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he thought more of death than love; and so got a cure for his intemperance, and was wittily cozened into remedy. But St. Hierom's counsel in this question is most reasonable, not allowing violent and long fasts, and then returns to an ordinary course; for these are too great changes of diet to consist with health, and too sudden and transient to obtain a permanent and natural effect: but "a belly always hungry," a table never full, a meal little and necessary, no extravagances, no freer repast, this is a state of fasting, which will be found to be of best avail, to suppress pungent lusts and rebellious desires. And it were well to help this exercise with the assistances of such austerities which teach patience, and ingenerate a passive fortitude, and accustom us to a despite of pleasures, and which are consistent with our health. For if fasting be left to do the work alone, it may chance either to spoil the body, or not to spoil the lust. Hard lodging, uneasy garments, laborious postures of prayer, journeys on foot, sufferance of cold, paring away the use of ordinary solaces, denying every pleasant appetite, rejecting the most pleasant morsels; these are in the rank of "bodily exercises," which, though, as St. Paul says, of themselves, "they profit little," yet they accustom us to acts of selfdenial in exterior instances, and are not useless to the designs of mortifying carnal and sensual lusts. They have " a proportion of wisdom" with these cautions, viz. " in willworship," that is, in voluntary susception, when they are not imposed as necessary religion ; "in humility," that is, without contempt of others that use them not; " in neglecting of the body," that is, when they are done for discipline and mortification, that the flesh, by such handlings and rough usages, become less satisfied, and more despised.
3. As fasting hath respect to the future, so also to the present; and so it operates in giving assistance to prayer. There is a "kind of devil that is not to be ejected but by prayer and fasting," that is, prayer elevated and made intense by a defecate and pure spirit, not laden with the burden of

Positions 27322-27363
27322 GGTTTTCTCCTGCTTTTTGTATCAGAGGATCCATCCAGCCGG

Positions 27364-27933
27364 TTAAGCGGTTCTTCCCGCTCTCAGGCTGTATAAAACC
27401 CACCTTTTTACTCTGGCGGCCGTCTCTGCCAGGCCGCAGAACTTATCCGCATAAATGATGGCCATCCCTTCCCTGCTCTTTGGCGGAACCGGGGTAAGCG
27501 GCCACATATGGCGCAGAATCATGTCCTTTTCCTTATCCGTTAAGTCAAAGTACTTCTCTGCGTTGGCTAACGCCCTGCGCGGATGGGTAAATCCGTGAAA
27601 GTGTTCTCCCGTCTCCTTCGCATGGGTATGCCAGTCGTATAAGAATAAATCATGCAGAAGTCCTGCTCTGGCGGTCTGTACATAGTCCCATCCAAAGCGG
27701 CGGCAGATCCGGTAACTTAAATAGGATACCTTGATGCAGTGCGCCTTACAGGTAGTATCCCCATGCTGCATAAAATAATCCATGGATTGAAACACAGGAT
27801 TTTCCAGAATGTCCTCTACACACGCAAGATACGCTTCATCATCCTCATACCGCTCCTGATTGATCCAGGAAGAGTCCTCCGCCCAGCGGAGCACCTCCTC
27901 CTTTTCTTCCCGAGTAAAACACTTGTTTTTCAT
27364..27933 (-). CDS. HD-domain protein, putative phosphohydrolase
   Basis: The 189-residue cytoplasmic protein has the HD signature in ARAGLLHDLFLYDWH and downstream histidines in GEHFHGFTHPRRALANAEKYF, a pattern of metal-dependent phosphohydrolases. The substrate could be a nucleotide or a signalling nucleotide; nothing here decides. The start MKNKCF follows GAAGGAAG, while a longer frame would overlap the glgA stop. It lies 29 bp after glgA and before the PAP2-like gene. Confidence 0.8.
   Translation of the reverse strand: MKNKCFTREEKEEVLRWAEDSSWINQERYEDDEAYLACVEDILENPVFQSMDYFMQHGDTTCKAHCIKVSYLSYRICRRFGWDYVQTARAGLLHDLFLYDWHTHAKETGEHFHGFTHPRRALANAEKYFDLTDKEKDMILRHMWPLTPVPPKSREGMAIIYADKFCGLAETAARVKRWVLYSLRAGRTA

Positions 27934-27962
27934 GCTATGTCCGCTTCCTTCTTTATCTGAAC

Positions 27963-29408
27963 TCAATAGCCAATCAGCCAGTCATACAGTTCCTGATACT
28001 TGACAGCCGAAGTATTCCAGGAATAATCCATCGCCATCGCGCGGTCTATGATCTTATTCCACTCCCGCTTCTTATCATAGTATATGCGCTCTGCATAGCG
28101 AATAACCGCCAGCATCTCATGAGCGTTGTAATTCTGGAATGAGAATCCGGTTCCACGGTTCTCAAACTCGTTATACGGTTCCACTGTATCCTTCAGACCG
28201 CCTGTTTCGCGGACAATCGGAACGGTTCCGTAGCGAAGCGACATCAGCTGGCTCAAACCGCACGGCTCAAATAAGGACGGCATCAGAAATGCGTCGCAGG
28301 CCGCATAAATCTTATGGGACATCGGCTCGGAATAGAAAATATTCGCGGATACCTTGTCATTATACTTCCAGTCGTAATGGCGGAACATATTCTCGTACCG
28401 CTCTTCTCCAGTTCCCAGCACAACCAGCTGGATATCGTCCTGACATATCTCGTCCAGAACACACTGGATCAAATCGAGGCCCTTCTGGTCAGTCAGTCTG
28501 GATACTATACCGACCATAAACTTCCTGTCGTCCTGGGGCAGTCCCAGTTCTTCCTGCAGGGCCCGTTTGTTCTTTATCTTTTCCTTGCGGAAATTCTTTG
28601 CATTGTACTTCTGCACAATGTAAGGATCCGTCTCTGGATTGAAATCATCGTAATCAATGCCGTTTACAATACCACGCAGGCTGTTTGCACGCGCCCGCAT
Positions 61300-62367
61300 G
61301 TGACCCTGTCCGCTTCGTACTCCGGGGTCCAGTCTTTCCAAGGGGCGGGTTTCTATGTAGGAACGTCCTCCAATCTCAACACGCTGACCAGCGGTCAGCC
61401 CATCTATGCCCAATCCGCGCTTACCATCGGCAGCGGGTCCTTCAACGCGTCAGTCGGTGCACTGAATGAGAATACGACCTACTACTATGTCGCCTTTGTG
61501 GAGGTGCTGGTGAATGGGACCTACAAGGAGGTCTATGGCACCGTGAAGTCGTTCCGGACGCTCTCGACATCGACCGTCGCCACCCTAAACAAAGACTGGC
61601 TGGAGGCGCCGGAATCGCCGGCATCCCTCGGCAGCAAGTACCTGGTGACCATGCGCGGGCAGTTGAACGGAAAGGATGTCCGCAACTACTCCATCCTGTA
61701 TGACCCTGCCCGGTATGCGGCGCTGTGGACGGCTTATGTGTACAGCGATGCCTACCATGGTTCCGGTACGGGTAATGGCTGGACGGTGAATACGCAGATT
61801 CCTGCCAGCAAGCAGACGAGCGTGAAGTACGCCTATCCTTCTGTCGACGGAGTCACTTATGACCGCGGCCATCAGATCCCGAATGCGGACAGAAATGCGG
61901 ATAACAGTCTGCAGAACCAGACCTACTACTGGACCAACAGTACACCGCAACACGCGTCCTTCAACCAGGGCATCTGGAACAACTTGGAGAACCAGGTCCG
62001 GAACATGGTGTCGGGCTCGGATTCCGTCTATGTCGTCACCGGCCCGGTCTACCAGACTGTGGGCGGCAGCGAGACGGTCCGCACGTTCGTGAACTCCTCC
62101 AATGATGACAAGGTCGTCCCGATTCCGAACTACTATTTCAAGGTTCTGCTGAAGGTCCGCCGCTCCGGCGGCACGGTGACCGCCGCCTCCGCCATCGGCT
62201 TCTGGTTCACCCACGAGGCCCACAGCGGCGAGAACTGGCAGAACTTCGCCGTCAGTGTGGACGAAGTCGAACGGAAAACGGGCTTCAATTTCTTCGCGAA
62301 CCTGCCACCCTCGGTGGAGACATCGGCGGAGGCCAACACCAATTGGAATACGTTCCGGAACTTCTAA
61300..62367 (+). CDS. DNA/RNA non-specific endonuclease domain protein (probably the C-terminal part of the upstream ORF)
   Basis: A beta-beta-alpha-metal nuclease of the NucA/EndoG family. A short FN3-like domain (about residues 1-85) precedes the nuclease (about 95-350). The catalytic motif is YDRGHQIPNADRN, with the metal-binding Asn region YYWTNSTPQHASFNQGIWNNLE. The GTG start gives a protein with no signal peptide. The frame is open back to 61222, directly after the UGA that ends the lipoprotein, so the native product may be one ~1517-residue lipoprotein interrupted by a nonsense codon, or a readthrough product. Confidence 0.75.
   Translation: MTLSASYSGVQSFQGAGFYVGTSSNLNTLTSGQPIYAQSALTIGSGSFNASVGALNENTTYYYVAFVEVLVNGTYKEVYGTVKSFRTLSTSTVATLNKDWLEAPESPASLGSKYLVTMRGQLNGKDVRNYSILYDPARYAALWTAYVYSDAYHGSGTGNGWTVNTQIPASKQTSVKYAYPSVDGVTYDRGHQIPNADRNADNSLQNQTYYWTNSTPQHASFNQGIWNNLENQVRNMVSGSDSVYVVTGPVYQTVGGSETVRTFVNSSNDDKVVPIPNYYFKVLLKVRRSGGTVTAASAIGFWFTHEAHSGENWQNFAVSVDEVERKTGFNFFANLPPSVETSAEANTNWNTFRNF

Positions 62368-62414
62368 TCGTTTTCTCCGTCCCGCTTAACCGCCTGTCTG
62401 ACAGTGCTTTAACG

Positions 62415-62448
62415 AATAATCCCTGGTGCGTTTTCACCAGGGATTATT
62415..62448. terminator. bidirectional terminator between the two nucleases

Parcus cibus et venter semper esuriens triduana jejunia superant. — S. Hieron. Ep. 8. ad Demetriad.
e Coloss. ii. 23. Λόγον σοφίας.
h "Ει τις ἐπίσκοπος, &c. γάμου, καὶ κρεῶν καὶ ὄινου, οὐ δι ̓ ἄσκησιν, ἀλλὰ διὰ βδελυρίαν ἀπέχεται, ἢ διορθούσθω, ἢ καθαιρείσθω. -- Can. Αpost. 50.
meat and vapours. St. Basil affirms, that there are certain angels deputed by God to minister, and to describe all such in every church who mortify themselves by fastingi; as if paleness and a meagre visage were that "mark in the forehead," which the angel observed when he signed the saints in Jerusalem to escape the judgment. Prayer is the wings of the soul*, and fasting is the wings of prayer. Tertullian calls it "the nourishment of prayer!" But this is a discourse of Christian philosophy; and he that chooses to do any act of spirit, or understanding, or attention, after a full meal, will then perceive that abstinence had been the better disposition to any intellectual and spiritual action. And, therefore, the church of God ever joined fasting to their more solemn offices of prayer. The apostles "fasted and prayed, when they laid their hands," and invocated the Holy Ghost upon Saul and Barnabas". And these also, "when they had prayed with fasting, ordained elders in the churches of Lystra and Iconium"." And the vigils of every holy day tell us, that the devotion of the festival is promoted by the fast of the vigils.
4. But when fasting relates to what is past, it becomes an instrument of repentance, it is a punitive and an afflictive action, an effect of godly sorrow, a testimony of contrition, "a judging of ourselves, and chastening our bodies, that we be not judged of the Lord." The fast of the Ninevites, and the fast the prophet Joel calls for, and the discipline of the Jews in the rites of expiation, proclaim this usefulness of fasting in order to repentance. And, indeed, it were a strange repentance that had no sorrow in it, and a stranger sorrow that had no affliction; but it were the strangest scene of affliction in the world, when the sad and afflicted person shall eat freely, and delight himself, and to the banquets of a full table serve up the chalice of tears and
i Serm. 5. de Jejun.
* Jejunium animæ nostræ alimentum, leves ei pennas producens.-S. Bern. Serm. in Vigil. S. Andreæ.
̓Ακρίδας ἐσθίοντα Ιωάννην, καὶ πτεροφυήσαντα τὴν ψυχὴν, dixit S. Chrysost.
1 Jejuniis preces alere, lacrymari, et mugire noctes diesque ad Dominum.
Acts, xiii. 1, 2.
• Μετάνοια χωρίς νηστείας αργή. - S. Basil.
P Joel, ii. 15. Levit. xxiii. 27, &c. Isa. xxii. 12.
n Acts, xiv. 23.
sorrow, and no bread of affliction 9. Certainly he that makes much of himself, hath no great indignation against the sinner, when himself is the man. And it is but a gentle revenge and an easy judgment, when the sad sinner shall do penance in good meals, and expiate his sin with sensual satisfaction. So that fasting relates to religion, in all variety and difference of time: it is an antidote against the poison of sensual temptations, an advantage to prayer, and an instrument of extinguishing the guilt and the affections of sin, by judging ourselves, and representing, in a judicatory of our own, even ourselves being judges, that sin deserves condemnation, and the sinner merits a high calamity. Which excellences I repeat in the words of Baruch the scribe, he that was amanuensis to the prophet Jeremy: "The soul that is greatly vexed, which goeth stooping and feeble, and the eyes that fail, and the hungry soul, will give thee praise and righteousness, O Lord"."